Christof Glaser (°1976, Magdeburg, Germany) makes photos, installations and conceptual artworks. In a search for new methods to ‘read the city’, Glaser focuses on the idea of ‘public space’ and more specifically on spaces where anyone can do anything at any given moment: the non-private space, the non-privately owned space, space that is economically uninteresting.
His photos bear strong political references. The possibility or the dream of the annulment of a (historically or socially) fixed identity is a constant focal point. With a subtle minimalistic approach, he creates work in which a fascination with the clarity of content and an uncompromising attitude towards conceptual and minimal art can be found. The work is aloof and systematic and a cool and neutral imagery is used.
His works sometimes radiate a cold and latent violence. At times, disconcerting beauty emerges. The inherent visual seductiveness, along with the conciseness of the exhibitions, further complicates the reception of their manifold layers of meaning. By emphasising aesthetics, he often creates several practically identical works, upon which thoughts that have apparently just been developed are manifested: notes are made and then crossed out again, ‘mistakes’ are repeated.
His works focus on the inability of communication which is used to visualise reality, the attempt of dialogue, the dissonance between form and content and the dysfunctions of language. In short, the lack of clear references are key elements in the work. By rejecting an objective truth and global cultural narratives, he makes work that generates diverse meanings. Associations and meanings collide. Space becomes time and language becomes image.
His work urge us to renegotiate photography as being part of a reactive or – at times – autistic medium, commenting on oppressing themes in our contemporary society. By applying abstraction, he tries to grasp language. Transformed into art, language becomes an ornament. At that moment, lots of ambiguities and indistinctnesses, which are inherent to the phenomenon, come to the surface.
His works doesn’t reference recognisable form. The results are deconstructed to the extent that meaning is shifted and possible interpretation becomes multifaceted. By choosing mainly formal solutions, he tries to develop forms that do not follow logical criteria, but are based only on subjective associations and formal parallels, which incite the viewer to make new personal associations.
His practice provides a useful set of allegorical tools for manoeuvring with a pseudo-minimalist approach in the world of photography: these meticulously planned works resound and resonate with images culled from the fantastical realm of imagination. By studying sign processes, signification and communication, he creates intense personal moments masterfully created by means of rules and omissions, acceptance and refusal, luring the viewer round and round in circles.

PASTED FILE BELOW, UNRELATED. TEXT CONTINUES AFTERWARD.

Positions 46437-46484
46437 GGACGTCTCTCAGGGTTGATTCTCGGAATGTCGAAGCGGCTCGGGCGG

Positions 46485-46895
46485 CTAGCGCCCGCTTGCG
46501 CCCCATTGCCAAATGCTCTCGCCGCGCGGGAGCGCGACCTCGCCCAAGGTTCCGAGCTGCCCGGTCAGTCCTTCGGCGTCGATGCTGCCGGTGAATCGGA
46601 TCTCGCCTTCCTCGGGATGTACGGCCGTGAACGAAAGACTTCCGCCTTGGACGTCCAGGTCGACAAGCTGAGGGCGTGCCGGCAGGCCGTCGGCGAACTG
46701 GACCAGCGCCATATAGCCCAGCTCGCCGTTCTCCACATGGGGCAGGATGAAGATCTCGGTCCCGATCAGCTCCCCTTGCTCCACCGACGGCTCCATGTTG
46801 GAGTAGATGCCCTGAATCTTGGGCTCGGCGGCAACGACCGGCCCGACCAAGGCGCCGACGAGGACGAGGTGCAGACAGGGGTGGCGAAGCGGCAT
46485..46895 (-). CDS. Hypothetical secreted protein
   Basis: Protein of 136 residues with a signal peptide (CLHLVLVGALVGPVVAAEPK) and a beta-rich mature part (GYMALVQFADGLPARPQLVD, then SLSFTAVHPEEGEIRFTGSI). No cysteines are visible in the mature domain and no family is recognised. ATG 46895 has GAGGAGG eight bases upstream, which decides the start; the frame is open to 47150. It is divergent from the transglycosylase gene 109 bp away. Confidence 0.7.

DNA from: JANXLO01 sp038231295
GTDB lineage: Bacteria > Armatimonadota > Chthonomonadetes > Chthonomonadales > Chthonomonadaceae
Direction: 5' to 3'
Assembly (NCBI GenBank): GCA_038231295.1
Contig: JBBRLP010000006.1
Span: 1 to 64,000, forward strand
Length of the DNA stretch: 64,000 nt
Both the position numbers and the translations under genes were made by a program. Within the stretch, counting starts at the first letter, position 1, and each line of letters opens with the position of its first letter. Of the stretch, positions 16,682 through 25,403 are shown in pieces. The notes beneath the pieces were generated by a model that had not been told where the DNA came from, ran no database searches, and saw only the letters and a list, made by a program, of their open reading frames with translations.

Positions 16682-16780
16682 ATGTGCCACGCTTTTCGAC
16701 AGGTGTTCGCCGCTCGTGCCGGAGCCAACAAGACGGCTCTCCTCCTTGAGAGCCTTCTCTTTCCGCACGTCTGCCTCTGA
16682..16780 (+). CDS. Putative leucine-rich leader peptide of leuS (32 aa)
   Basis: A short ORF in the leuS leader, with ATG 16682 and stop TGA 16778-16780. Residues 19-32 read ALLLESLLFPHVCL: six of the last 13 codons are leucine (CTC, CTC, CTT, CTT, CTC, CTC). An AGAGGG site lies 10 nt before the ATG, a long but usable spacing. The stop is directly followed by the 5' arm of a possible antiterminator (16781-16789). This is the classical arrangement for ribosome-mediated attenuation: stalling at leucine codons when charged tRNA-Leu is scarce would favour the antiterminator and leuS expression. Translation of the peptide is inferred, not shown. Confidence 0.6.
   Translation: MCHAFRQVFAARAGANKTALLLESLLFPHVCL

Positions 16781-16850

His works are often about contact with architecture and basic living elements. Energy (heat, light, water), space and landscape are examined in less obvious ways and sometimes developed in absurd ways. By manipulating the viewer to create confusion, he creates with daily, recognizable elements, an unprecedented situation in which the viewer is confronted with the conditioning of his own perception and has to reconsider his biased position.
His works question the conditions of appearance of an image in the context of contemporary visual culture in which images, representations and ideas normally function. By merging several seemingly incompatible worlds into a new universe, he seduces the viewer into a world of ongoing equilibrium and the interval that articulates the stream of daily events. Moments are depicted that only exist to punctuate the human drama in order to clarify our existence and to find poetic meaning in everyday life.
His works are based on formal associations which open a unique poetic vein. Multilayered images arise in which the fragility and instability of our seemingly certain reality is questioned. By investigating language on a meta-level, he uses a visual vocabulary that addresses many different social and political issues. The work incorporates time as well as space – a fictional and experiential universe that only emerges bit by bit.
His works are on the one hand touchingly beautiful, on the other hand painfully attractive. Again and again, the artist leaves us orphaned with a mix of conflicting feelings and thoughts. Christof Glaser currently lives and works in Leipzig.
Wooster Goobs #he Exhibitions, Further Complicates The Reception Of Their Manifold Layers Of Meaning. By Emphasising Aesthetics, He Seduces The Viewer Into A World Of Ongoing Equilibrium And The Interval That Articulates The Stream Of Daily Events. Moments Are Depicted That Only Exist To Punctuate The Human Drama In Order To Clarify Our Existence And To Find Poetic Meaning In Everyday Life.
His Works Are Saturated With Obviousness, Mental Inertia, Clichés And Bad Jokes. They Question The Coerciveness That Is Derived From The More Profound Meaning And The Superficial Aesthetic Appearance Of An Image. By Parodying Mass Media By Exaggerating Certain Formal Aspects Inherent To Our Contemporary Society, He Tries To Create Works In Which The Actual Event Still Has To Take Place Or Just Has Ended: Moments Evocative Of Atmosphere And Suspense That Are Not Part Of A Narrative Thread. The Drama Unfolds Elsewhere While The Build-up Of Tension Is Frozen To Become The Memory Of An Event That Will Never Take Place.
His Works Are Given Improper Functions: Significations Are Inversed And Form And Content Merge. Shapes Are Dissociated From Their Original Meaning, By Which The System In Which They Normally Function Is Exposed. Initially Unambiguous Meanings Are Shattered And Disseminate Endlessly. Goobs Wooster Currently Lives And Works In Solvang.## %# Rosado Mike